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How To Be Really Good
Robert Griffiths considers what it takes to actually be a mensch.
Research shows that most people think of themselves as nice people (see for example, ‘People think they’re nicer than they actually are’, Rachel Hosie, Independent, 13.3.17). What they seem to mean by this is that they do little things to help people, such as give up a seat on a train. This is what many people probably think being a ‘good person’ involves – doing good things. However, the same people admit that very often they do not help if it involves a more significant sacrifice. So, if they think of themselves as good, and they think of being good as doing good things, they realise that they are not as good as they could be. They are quite good but they could be a lot better.
Peter Singer has argued that if we see being good as doing good things, and if we really want to be good, then we have a moral obligation to help others up to the point where if we help them any more we would make ourselves worse off than they are (see for example, ‘Famine, Affluence and Morality’, 1972). Singer admit that not many people would live like this, and in later writings he has played this obligation down, suggesting that people who want to be good should only give up to 25% of their wealth to those less well off. But it’s clear that, deep down, he thinks the more demanding principle holds as a moral requirement.
Singer’s view is based on his Utilitarian approach to morality. In Utilitarianism actions are judged morally good in so far as they promote the greatest happiness of the greatest number of people. Therefore the best action is the one that promotes the best consequences in this sense. Singer at his most demanding exhorts people to do the most good they can do.
But if we are concerned about being a good person, it is not clear that the Utilitarian approach is the most helpful philosophy. As is often pointed out, Utilitarianism is an action-centred ethic that is not interested so much in the question of what makes a person good but more in what makes an action good. It is perfectly possible for a quite unpleasant, or even an essentially horrible, Utilitarian to consistently do good things. Thus, someone who hated the human race, and didn’t want to do it any good, but whose actions accidentally benefited people, could rate morally highly with Utilitarians. Someone might even come up to Singer’s standards of doing so much good that they can’t do any more without becoming worse off than those they’re helping, but in a very grudging way, conscious of severe obligations but fulfilling them joylessly. They would be like Mrs Pardiggle in Charles Dickens’ Bleak House (1852), who is moral everywhere – “I am a School lady, I am a Visiting lady, I am a Reading lady, I am a Distributing lady; I am on the local Linen Box Committee and many general committees; and my canvassing alone is very extensive – perhaps no one's more so” – but joyful nowhere.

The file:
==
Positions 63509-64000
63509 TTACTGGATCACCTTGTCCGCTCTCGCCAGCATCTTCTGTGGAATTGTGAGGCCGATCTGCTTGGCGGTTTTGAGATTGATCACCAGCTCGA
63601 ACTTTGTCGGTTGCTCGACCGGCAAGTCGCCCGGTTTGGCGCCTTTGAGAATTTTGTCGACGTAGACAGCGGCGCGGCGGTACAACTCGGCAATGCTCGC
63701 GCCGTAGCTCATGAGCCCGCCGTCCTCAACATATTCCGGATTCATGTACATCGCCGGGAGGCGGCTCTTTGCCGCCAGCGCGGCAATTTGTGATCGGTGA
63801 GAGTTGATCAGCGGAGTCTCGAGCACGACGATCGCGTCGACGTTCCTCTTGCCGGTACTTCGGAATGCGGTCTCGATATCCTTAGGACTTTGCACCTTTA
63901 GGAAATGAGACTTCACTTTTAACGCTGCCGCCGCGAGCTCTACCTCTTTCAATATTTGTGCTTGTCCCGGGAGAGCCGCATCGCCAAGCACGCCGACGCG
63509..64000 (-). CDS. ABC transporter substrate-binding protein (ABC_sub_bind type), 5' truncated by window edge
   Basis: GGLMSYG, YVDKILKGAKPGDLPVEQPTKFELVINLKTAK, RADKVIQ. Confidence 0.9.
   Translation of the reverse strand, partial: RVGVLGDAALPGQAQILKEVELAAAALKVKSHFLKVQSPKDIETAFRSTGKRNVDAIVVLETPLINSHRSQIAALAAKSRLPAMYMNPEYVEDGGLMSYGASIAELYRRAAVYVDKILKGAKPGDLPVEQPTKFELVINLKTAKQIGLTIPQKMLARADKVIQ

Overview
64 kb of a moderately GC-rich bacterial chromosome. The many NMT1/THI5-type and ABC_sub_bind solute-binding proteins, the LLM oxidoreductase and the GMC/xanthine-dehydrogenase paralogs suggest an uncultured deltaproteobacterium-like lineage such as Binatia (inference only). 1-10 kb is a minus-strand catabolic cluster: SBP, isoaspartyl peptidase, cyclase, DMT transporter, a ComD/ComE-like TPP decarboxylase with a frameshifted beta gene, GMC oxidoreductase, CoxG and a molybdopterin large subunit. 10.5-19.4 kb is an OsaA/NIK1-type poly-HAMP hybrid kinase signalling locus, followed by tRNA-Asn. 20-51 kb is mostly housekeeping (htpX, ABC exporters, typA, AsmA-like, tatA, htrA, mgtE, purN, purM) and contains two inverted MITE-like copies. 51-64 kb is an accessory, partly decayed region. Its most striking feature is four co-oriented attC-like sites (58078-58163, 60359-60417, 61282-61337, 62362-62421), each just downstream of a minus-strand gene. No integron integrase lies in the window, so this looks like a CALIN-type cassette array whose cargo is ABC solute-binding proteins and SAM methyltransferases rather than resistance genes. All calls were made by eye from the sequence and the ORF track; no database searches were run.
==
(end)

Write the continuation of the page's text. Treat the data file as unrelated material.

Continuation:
By contrast, many would argue that if you are a good person then not only will you do good things, you will do them in a certain way. It is probably not necessary that you are jolly, but a minimal requirement would be that you at least want to do them – that you want to be good. Utilitarianism allows you to do good without wanting to, so it misses some of the advice you would need to follow if you’re interested in being a good person. This is because Utilitarianism isn’t really that interested in good people, it is only interested in good actions, however awful are the people that do them.
One might of course take the opposite line, that being good doesn’t have that much to do with wanting to be good, and that you can be a good person quite grudgingly and miserably. Indeed, some moral philosophies seem not only to allow you to be unenthusiastically good, they make a virtue out of doing things merely out of cold duty. The most notable of these philosophies was developed by the eighteenth century German philosopher Immanuel Kant. Kant basically argued that a person does good by observing their moral duties, and not because they have a desire to do so. They may not want to do the good action at all; and indeed, on Kant’s theory, they seem to be more praiseworthy the less they have a desire to do good and the more they are motivated purely by a sense of duty.